Last time Facebook shared user data with academics, the results ended up becoming a disaster for personal privacy - and cost the company $5 billion in FTC fines, as well as untold reputational damage.
But Facebook's insights, based on 2.6 billion monthly active users, can be highly valuable for research purposes, and Facebook wants to be able to contribute to relevant research and studies where it can, while ensuring that personal information isn't disclosed, and can't be utilized for alternate purpose.
Which is why Facebook has come up with a new 'differential privacy (DP) framework', which will enable it to share data with academics, and in public, without the risk of revealing personal insight.
As explained by Facebook:
"Differential privacy minimizes risk of reidentification of individual data with the help of possible additional information - even information we cannot anticipate now. Applying a DP framework takes into account the sensitivity of the data set and adds noise proportionally to ensure with high probability that no one can reidentify users."
In essence, the new DP framework enables Facebook to provide broad datasets, which can help to identify trends and shifts, without infringing on user privacy by linking it back to any personally-specific information.
No matter how it's framed, of course, it's still going to sound risky, given Facebook's track record on such matters. But matched against the potential use cases, it also could be highly valuable, in a range of ways.
For example, Facebook recently released a range of public datasets which detail citizen movements in various regions, in order to help medical teams and researchers develop strategic plans to combat the spread of COVID-19.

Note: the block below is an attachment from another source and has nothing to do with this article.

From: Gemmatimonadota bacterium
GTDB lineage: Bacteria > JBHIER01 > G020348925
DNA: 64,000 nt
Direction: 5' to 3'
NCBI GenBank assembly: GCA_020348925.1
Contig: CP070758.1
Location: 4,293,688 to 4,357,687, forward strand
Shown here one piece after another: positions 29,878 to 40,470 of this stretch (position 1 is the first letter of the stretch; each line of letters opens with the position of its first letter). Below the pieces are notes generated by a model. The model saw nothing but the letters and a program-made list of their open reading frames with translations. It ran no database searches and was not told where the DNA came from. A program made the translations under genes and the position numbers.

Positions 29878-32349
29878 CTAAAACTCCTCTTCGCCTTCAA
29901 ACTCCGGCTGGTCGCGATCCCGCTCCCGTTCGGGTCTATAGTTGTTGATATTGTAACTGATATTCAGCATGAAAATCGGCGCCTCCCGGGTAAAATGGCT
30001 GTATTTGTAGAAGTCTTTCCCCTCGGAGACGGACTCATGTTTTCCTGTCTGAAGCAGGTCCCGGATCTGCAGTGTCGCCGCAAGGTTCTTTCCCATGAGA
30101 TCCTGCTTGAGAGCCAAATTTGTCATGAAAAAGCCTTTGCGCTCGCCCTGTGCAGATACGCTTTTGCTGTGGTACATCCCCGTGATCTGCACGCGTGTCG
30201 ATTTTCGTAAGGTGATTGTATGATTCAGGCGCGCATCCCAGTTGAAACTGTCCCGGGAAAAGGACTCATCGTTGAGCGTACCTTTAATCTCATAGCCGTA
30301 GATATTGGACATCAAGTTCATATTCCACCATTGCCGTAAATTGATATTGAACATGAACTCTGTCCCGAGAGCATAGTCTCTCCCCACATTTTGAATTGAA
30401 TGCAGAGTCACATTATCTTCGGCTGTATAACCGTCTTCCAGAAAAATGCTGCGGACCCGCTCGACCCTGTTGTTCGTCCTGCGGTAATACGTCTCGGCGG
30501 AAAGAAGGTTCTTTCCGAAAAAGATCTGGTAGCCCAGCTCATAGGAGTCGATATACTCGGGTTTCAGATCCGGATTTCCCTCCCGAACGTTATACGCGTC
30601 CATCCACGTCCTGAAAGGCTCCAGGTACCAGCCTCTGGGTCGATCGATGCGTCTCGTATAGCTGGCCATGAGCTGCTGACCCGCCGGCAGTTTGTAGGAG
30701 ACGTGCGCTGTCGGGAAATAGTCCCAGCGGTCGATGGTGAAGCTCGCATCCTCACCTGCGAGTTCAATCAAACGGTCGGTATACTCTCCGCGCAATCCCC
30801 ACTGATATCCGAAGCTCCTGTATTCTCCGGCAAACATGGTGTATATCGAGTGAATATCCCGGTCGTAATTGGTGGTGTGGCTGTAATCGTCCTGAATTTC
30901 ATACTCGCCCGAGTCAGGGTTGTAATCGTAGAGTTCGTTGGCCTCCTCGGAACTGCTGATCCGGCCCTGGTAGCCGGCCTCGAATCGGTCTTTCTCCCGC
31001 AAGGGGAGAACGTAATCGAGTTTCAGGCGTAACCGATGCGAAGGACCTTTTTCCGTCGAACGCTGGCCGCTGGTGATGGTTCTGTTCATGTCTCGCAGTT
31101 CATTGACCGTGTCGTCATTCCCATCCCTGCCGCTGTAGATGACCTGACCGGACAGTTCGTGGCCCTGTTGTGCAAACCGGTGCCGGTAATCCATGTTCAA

Earlier in the year, Facebook also provided 'displacement maps' to help recovery teams assist those impacted by the Australian bushfires.
That data is based on location tracking detail within the Facebook app, which most users have switched on, enabling Facebook to provide broad scope insights, like this, which can assist in relevant planning.
Facebook's COVID-19 movement maps are publicly available for 14 countries, with the new DP framework implemented to protect user information. That means that Facebook can provide valuable insight, without the risk of such insight being misused - though Facebook does also note that anybody can opt-out of information sharing at any time.
But as noted, there is significant value in making this information available.
Location tracking always comes with a level of risk - and we've seen that again this week, with US authorities using location tracking info enabled for COVID-19 mitigation efforts to monitor the movements of #BlackLivesMatter protestors.
There are always related privacy considerations to keep in mind, but Facebook believes that its new DP framework will provide adequate protection, and ensure that people cannot be individually linked back to broader, public data sets.